The graduation ceremony is over. The cake is cut. Congratulations echo all around. And, then it comes. The ubiquitous question finds its way to the ears of all the recent grads:
“Are you going to college?”
Many answer quickly and proudly that, indeed, they are. They then go into the details about the school and major of their choice.
Others may be more reticent, explaining that they are going to college, but have yet to decide on a major.
Still others look away, hem and haw, and meekly answer that they’re not.
“Why not? You need to go to college to succeed in life,” goes the traditional reply, followed by the well-meaning, but unproductive lecture on why.
To most people, going to college seems like a no-brainer for anyone wanting to be “successful” in life, while not going spells doom.
But is college the only path to success?
Honestly, do you really need a bachelor’s degree in business administration or even entrepreneurship to start a business?
There are plenty of billionaires in the Unites States without college degrees.
“Those guys are anomalies!” shouts a woman reading this on her laptop while passing time during a week-long company Kaizen event.
“Not everyone is a genius like them,” quips another, glancing at her smartphone from the soccer field bleachers.
True, they are anomalies. Only a tiny percentage of people become billionaires. But successful business owners are not anomalies. Yes, they may not be billionaires, or even millionaires, but they do make a solid living and provide services to society. And many of them have zero college experience, let alone a degree in a business-related discipline.
Further, while some of the actual billionaire business owners are, indeed, geniuses in the traditional sense of the word, many are not. Their “genius” springs simply from perseverance, a willingness to fail in pursuit of their dreams, and a strong desire to see their ideas come to fruition. Such character traits don’t require a 180 IQ nor a college degree.
Take Richard Branson, for example. He suffered from dyslexia and received poor grades in school. He was not someone others would immediately consider a genius. He never attended college. Yet, he persevered, and he is now one of the richest men in the world. He’s also a great person to work for. A friend of mine who used to work for him told me that he always took the time to talk to the employees and ask them about things going on with their lives, whether it had to do with their family or with school. Branson doesn’t just talk the talk; he walks the walk. He just introduced a policy which allows some employees who are parents to take a year of paid leave to raise their newborn or recently-adopted child.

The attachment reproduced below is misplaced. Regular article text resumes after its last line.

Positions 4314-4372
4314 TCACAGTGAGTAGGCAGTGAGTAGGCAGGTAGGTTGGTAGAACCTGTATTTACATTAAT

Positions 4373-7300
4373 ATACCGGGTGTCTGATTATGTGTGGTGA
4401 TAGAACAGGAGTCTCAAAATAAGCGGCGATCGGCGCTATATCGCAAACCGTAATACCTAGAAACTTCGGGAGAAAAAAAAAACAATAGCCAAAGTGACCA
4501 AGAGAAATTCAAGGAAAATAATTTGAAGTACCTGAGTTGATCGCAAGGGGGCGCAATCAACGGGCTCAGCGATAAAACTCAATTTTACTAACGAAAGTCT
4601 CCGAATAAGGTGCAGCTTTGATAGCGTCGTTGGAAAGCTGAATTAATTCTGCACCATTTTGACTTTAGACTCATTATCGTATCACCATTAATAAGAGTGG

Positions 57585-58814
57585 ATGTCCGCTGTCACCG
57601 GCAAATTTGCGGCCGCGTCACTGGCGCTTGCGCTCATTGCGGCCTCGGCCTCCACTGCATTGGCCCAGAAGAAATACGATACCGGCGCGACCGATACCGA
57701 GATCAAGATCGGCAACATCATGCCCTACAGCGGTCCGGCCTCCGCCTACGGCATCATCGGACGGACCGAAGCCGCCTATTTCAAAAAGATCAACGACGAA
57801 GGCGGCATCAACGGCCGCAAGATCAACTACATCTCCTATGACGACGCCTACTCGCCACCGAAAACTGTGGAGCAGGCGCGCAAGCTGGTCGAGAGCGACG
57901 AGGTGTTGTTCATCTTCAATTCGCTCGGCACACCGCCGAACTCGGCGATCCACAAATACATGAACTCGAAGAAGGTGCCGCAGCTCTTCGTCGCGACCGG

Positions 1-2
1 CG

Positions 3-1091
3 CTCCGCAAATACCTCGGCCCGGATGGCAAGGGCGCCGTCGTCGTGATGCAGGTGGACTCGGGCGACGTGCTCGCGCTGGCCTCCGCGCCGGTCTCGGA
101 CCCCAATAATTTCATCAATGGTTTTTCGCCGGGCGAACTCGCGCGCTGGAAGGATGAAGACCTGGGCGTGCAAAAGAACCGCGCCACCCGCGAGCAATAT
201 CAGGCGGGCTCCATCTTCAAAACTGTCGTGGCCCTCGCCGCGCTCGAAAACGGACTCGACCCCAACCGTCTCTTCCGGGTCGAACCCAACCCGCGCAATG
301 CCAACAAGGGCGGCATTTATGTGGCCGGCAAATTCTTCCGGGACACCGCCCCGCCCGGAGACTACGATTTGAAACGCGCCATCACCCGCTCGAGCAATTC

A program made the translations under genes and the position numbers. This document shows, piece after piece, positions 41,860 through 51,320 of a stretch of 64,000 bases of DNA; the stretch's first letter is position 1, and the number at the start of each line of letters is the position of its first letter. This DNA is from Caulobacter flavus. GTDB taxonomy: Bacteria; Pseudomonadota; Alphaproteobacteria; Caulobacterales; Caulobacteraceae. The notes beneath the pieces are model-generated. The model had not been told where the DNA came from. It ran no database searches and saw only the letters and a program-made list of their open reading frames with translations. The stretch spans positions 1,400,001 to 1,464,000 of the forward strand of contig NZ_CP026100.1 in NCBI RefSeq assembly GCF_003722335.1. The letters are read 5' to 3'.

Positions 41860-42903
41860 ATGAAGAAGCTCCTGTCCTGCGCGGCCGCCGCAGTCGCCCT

“Okay, okay. Good points. But what about people that can’t or don’t want to run a business?” smugly asks the man in the black mock turtleneck reading this on his iPad while sipping a grande chai tea latte, 3 pump, skim milk, lite water, no foam, extra hot drink from Starbucks.
Fair enough. My answer: trade school, especially for people who love working with their hands. There is a huge demand for the trades right now. I know someone who is taking welding in high school and loves it. She is also an excellent swimmer. She plans on becoming an underwater welder, a synergy of two of her passions that will pay her handsomely.
But her pay isn’t the relevant part here. It’s her happiness. After all, isn’t happiness and contentment want we want for our children? What good is a huge house and expensive car if you’re constantly working at a job that you hate to pay for them? Not to mention the negative effects from the stress. No job is worth an early trip to the grave.
Look, many people accuse me of being anti-college. I am not. I went to college, so it would be somewhat hypocritical of me to condemn it. I agree that for some people it’s the best option. At the same time, I ask others to consider that college is not the best option for all, however, and may actually be the worst option for some.
Many young men or women attend college, but never graduate due to lack of interest and poor grades. Those individuals up with student loan debt and nothing to show except years lost in their lives and in the workforce. Such a scenario may have been avoided if older (and supposedly wiser) adults in their lives had been more open-minded with them and had not directed them the ubiquitous “need” to go to college.
So, the next time a young person sheepishly tells you that he doesn’t know what he’s doing in the future, don’t just parrot the standard “go to college” line. Encourage him to pursue what interests him and, if possible, help him work toward that goal. That person, and society, will be better off for it.